It has been found that, if too much PVC is introduced into the cellulosic sponge, the macropore structure of the cellulose sponge becomes filled. This is undesirable because it causes the resultant composite sponge structure to develop an extremely high impedance to the passage of water in the course of a water-treating operation. It has accordingly been found that the upper limits on the amount of PVC introduced into the cellulosic sponge is five times the dry weight of the cellulosic sponge. When the amount of PVC incorporated into the cellulosic sponge is less than 100% or 1 time the dry weight of the cellulosic sponge, it has been found that the PVC flakes off the sponge, and the wet compressive strength of the composite sponge is very low.
The sintered PVC substrate produced by the present process is comprised of a multitudinous random array of interconnecting capillaries or interstices whose walls are composed of cohered particles of polymer which, under electron microscopic examination are seen to substantially retain their individual identities. The effect of the sintering step, therefore, is to cause the polymer particles to interadhere at their points of contact, as opposed to causing complete melting of the particles to a molten form with loss of particle identity and consequent reduced surface area. The average diameter of the pores or interstices may range from about 0.2 micron to 20 microns. The pore volume of the microporous PVC may range from 0.4 cc/gram for strongly sintered structures useful in bacterial filtration to 4.5 cc/gram for lightly sintered structures. The surface area of the microporous PVC may range from about 0.5 square meters/gram to about 12 square meters/gram. It may be noted in this connection that the total theoretical surface area of a polymer latex, namely, non-touching spheres of polyvinyl chloride of 0.2 micron diameter, is 21.4 square meters/gram. The microporous PVC substrate produced by the process of this invention, therefore, retains from about 5 percent to about 55 percent of the surface area of the starting material. This is essentially a measure of the degree of coherence of the microporous substrate. The relatively large surface areas are a result of the retention of individual particle identity referred to hereinabove. The physical characteristics of the microporous PVC substrate can be best measured by producing the substrate as a molded object in the absence of the cellulosic sponge but under the same conditions of dispersion dilution and thermal curing as would be employed in an intended composite sponge structure.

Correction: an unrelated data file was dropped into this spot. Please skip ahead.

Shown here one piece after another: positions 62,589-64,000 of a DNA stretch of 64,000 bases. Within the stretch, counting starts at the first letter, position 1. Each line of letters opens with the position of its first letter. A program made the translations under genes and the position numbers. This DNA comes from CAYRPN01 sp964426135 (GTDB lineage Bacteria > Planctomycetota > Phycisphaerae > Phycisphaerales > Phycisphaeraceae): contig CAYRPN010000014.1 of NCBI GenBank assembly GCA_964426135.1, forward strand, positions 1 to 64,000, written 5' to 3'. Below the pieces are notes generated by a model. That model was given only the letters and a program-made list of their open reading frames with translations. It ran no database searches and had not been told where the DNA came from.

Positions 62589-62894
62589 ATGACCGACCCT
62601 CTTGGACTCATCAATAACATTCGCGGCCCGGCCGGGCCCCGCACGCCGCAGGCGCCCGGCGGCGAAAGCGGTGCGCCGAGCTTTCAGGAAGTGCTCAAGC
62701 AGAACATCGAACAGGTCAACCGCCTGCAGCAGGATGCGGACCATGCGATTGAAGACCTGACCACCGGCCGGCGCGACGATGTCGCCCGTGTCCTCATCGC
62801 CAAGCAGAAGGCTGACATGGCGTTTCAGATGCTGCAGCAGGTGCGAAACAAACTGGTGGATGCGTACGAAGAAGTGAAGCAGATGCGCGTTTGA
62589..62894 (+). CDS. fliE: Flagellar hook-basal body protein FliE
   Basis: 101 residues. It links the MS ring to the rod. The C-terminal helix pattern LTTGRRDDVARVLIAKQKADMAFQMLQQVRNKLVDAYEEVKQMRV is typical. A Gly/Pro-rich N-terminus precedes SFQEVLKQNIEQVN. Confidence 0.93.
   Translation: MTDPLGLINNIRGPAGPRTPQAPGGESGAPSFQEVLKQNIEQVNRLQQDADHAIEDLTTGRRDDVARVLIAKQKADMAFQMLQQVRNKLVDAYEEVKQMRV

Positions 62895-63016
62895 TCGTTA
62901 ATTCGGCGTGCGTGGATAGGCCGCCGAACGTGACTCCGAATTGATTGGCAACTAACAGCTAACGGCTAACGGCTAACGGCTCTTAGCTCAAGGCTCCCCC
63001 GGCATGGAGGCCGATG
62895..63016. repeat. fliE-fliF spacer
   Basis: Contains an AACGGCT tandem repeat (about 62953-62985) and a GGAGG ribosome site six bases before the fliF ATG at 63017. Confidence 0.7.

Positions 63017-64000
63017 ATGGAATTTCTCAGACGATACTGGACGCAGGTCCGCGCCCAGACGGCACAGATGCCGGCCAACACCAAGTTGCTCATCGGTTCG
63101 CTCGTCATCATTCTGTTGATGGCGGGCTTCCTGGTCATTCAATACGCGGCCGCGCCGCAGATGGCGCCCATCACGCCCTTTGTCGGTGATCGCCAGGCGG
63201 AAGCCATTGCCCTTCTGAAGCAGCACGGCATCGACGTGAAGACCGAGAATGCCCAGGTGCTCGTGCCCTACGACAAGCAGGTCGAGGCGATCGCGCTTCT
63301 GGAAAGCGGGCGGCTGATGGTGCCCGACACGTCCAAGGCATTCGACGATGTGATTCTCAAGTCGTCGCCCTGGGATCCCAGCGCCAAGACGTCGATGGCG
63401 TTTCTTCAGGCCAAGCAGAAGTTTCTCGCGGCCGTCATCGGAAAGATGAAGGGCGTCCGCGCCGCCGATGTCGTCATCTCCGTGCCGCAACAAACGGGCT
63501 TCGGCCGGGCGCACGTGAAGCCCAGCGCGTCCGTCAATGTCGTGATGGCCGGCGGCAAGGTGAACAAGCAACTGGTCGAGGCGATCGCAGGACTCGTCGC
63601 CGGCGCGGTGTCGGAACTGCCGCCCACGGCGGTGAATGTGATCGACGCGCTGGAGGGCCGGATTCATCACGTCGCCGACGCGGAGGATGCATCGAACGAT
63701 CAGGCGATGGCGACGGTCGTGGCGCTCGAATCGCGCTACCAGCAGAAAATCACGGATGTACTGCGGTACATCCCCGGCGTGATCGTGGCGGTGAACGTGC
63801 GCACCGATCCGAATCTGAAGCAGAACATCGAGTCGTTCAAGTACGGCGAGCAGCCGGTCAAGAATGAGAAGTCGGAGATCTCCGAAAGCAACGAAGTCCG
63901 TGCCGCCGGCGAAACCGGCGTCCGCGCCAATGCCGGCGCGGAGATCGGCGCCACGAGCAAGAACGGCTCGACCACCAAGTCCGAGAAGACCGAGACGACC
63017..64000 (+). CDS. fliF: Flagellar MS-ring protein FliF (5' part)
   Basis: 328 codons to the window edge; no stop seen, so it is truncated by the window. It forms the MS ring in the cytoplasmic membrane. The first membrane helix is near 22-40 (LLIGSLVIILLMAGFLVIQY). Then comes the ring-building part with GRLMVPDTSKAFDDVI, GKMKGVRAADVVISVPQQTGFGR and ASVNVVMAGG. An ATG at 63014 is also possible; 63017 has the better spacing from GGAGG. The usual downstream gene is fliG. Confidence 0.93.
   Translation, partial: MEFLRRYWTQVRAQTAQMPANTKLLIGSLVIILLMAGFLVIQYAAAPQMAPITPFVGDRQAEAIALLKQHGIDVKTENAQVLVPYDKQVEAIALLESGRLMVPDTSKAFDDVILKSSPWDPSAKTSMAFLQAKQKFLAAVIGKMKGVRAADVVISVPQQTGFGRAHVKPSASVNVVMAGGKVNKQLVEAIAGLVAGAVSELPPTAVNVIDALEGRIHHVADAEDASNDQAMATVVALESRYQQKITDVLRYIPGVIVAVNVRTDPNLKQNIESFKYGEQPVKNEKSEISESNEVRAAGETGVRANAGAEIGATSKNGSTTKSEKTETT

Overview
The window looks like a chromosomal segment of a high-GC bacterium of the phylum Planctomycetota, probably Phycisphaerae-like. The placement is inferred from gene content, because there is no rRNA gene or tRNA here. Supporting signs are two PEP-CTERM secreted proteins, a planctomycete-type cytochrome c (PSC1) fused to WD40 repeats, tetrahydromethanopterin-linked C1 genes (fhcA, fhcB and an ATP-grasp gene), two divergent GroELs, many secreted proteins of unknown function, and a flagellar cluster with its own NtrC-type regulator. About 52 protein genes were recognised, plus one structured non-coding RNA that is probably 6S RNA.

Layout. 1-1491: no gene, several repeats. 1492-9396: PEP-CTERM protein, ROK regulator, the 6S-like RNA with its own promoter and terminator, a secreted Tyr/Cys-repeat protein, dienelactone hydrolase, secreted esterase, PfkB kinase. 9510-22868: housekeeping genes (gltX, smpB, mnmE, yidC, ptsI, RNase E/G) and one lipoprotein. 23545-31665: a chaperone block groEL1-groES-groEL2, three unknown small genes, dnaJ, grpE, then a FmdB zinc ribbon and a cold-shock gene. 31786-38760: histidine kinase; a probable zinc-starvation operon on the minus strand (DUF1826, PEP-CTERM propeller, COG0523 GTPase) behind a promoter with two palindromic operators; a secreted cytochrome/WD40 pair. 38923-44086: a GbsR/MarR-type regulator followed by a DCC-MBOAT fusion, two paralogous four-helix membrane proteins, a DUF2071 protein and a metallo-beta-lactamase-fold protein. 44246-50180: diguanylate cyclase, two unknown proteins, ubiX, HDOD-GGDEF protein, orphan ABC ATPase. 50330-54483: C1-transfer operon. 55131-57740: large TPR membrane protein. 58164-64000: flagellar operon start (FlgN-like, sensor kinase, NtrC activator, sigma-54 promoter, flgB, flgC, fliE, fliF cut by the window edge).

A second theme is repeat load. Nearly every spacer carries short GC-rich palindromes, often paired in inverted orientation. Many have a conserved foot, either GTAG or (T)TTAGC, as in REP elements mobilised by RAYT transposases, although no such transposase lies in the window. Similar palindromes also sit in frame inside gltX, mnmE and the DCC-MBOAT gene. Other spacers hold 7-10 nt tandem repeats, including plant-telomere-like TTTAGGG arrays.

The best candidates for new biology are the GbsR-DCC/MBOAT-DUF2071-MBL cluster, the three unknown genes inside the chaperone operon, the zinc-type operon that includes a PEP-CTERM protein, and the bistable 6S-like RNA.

It is to be noted that the aforesaid procedure for producing the composite sponge of this invention differs from the procedure in U.S. Pat. No. 3,674,722 in that the water component of the dispersion mixture is not removed in a separate dehydration step prior to thermal curing. It is felt that the dry cellulose selectively removes the water from the dispersion mixture, thereby obviating the otherwise necessary dehydration of the mixture. This is an unexpectedly advantageous feature of employing a cellulosic sponge as the macropore component instead of other, non-water absorbing open-celled sponge or foam products.
The microporous PVC substrate may contain certain additives via incorporation in the dispersion prior to sintering. Such additives include fine clays; other polymers in latex or powder form such as polyvinyl acetate; polystyrene, and other addition and condensation polymers; activated charcoal; graphite; carbon black; reinforcing fibers; powdered metals; catalysts; pigments; stabilizers; plasticizers; bacteriostats; flavorants; odorants; and other species. A particularly preferred additive is sub-micron sized positively charged particles, such as “Alon” alumina aerogel, a product of the Cabot Corporation. Electrically conductive graphite is also of interest as a filler. The additive, when employed, usually will be present in an amount from about 0.3 percent to about 25 percent by weight of the PVC. Certain additives may be employed which, in conjunction with the fine pore structure of the PVC substrate cause the composite sponge structure to be useful in retaining microbial organisms useful in the bioremediation of polluted water. When iron powder, having an average particle size below 200 microns, is incorporated into the microporous PVC substrate, the resultant composite sponge structure is eminently suited for the reductive degradation of trichloroethylene and other volatile halocarbons that may exist in polluted water.